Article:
A prominent street preacher and online Christian activist claims he was locked out of his Cash App account because the mobile payment service does not approve of his protests against LGBT events.
Rich Penkoski, a prominent street preacher who founded the online organization Warriors for Christ and travels the country to protest drag queen and LGBT pride events, told The Christian Post that he lost access to his Cash App account last week.
"I found out a few days ago, and I did an appeal," he told CP in a Friday interview.
The Christian Post reached out to Cash App for comment on Friday. A response was not received by press time.
Penkoski said he had two different Cash App accounts, one for him and another for his wife.
"Mine got closed first, and then yesterday, we found out my wife's got closed," he said. After his wife's account was closed, he tried to call Cash App instead of "waiting for the appeal results."
"I called them, and I got a customer [service] rep on the phone, and I said … 'Why did you guys close my account?'" he said.
Penkoski told the representative that he had his account for "well over five or six years" and "never had an issue."
Penkoski claims the woman insisted his account closure was because of "a violation of the terms of service." Penkoski said he went through the terms of service "pretty meticulously" and could not figure out "where there was a violation." He stressed, "There was no fraud."
After the customer service representatives examined his account, Penkoski said he was told his account didn't violate the terms of service and that it was shut down because "they didn't like what I was using my Cash App for."
"And I said, 'What do you mean?' And it's because people would donate money, again not huge sums of money, but when we would travel and go preach … [at] a Drag Queen Story Hour, pride event or what have you … a lot of people would send Cash App for … gas money, things like that," Penkoski stated.
Based on the call with the representative, Penkoski concluded that Cash App "didn't like that we were using [funds from CashApp] to preach against LGBT things."
"I said, 'Now you're going to cancel Christians' accounts because of what we're using the money that people send us for?'" he added.
The activist claimed the Cash App representative "got really nasty with me and ... said 'well, I'm canceling and closing out your appeal now,' and then hung up the phone on me."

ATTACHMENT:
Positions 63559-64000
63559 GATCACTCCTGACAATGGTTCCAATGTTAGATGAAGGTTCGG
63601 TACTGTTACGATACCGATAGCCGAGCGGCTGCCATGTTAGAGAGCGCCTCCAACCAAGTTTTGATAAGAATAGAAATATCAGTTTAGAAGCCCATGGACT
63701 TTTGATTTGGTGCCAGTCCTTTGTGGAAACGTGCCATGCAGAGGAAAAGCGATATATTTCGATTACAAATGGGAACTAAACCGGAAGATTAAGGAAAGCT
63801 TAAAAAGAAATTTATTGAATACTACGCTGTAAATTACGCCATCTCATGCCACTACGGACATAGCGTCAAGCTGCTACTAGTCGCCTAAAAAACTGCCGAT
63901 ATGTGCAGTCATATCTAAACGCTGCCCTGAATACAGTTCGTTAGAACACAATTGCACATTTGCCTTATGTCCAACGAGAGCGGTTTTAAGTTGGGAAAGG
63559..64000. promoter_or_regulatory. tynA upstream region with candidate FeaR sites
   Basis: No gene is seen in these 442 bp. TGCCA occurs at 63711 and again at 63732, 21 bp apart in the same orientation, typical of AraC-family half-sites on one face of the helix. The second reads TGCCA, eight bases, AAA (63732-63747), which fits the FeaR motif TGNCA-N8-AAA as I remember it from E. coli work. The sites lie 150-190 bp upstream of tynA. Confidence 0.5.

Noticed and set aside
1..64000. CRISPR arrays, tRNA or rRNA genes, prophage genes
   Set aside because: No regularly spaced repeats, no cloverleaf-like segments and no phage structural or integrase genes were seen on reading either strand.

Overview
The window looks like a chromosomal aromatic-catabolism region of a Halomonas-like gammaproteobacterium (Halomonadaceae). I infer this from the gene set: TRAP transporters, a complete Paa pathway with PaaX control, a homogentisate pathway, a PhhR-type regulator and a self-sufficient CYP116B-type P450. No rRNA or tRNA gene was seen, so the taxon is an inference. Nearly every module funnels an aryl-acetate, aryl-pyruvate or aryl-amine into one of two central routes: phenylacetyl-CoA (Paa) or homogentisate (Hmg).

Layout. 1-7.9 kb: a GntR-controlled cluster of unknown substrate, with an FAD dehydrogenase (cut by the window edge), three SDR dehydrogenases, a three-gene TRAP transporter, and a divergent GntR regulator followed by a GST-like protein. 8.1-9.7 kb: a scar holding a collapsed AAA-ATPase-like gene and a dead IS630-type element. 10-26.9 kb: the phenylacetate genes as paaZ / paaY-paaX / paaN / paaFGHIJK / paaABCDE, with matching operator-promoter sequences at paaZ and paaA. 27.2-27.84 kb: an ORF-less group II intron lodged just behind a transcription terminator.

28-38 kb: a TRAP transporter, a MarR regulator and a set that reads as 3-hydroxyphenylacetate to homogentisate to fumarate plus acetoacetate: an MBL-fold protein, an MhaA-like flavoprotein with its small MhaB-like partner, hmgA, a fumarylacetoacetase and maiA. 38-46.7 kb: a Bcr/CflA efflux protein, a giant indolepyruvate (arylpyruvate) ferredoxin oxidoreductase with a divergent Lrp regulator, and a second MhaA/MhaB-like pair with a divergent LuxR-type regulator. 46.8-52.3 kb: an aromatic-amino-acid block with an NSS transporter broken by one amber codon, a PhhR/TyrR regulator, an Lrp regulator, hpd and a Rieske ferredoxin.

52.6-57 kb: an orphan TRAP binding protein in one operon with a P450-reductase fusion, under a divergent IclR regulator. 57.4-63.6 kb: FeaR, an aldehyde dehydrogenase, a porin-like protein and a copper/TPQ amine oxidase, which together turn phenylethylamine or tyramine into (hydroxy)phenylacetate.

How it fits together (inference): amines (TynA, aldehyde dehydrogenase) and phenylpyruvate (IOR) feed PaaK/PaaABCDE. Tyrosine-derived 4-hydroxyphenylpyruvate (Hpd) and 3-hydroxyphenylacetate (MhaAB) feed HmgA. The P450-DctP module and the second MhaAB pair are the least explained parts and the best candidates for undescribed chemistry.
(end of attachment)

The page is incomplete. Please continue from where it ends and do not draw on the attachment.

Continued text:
Penkoski said he reached out to his attorneys about possibly taking legal action.
While Penkoski does use Cash App to pay for expenses related to his travel across the country, he also uses funds from the mobile payment app to provide money to the less fortunate.
"People would contact our ministry if they had a need … we would give people money for groceries, we'd give people money to help pay an electric bill if they needed it."
He said being locked out of his Cash App account could "put a damper" on his efforts to minister to the less fortunate.
Penkoski said his wife was locked out of her Cash App account after he "switched the Cash App name to her account" on his video live stream. He encouraged people to donate to her account after his was closed.
"Within 24 hours, they kicked her off," he said.
Penkoski assures his account was in "good standing," and the company even, at one point, offered him a line of credit.
"I never had a problem, never," he said.
He questioned "how exactly they knew what they were doing" and speculated that an "LGBT person or supporter flagged my account" or that Cash App was "watching" him.
The street preacher doesn't think it's "coincidental" that his lockout from Cash App comes as many Americans celebrate LGBT pride month in June.
"We went to a Target store and filmed their pride event, and then we rebuked Target as we walked out and filmed it. So I don't know ... if that made a difference or not."
Penkoski is now using other mobile payment platforms to accept donations.
Ryan Foley is a reporter for The Christian Post. He can be reached at: firstname.lastname@example.org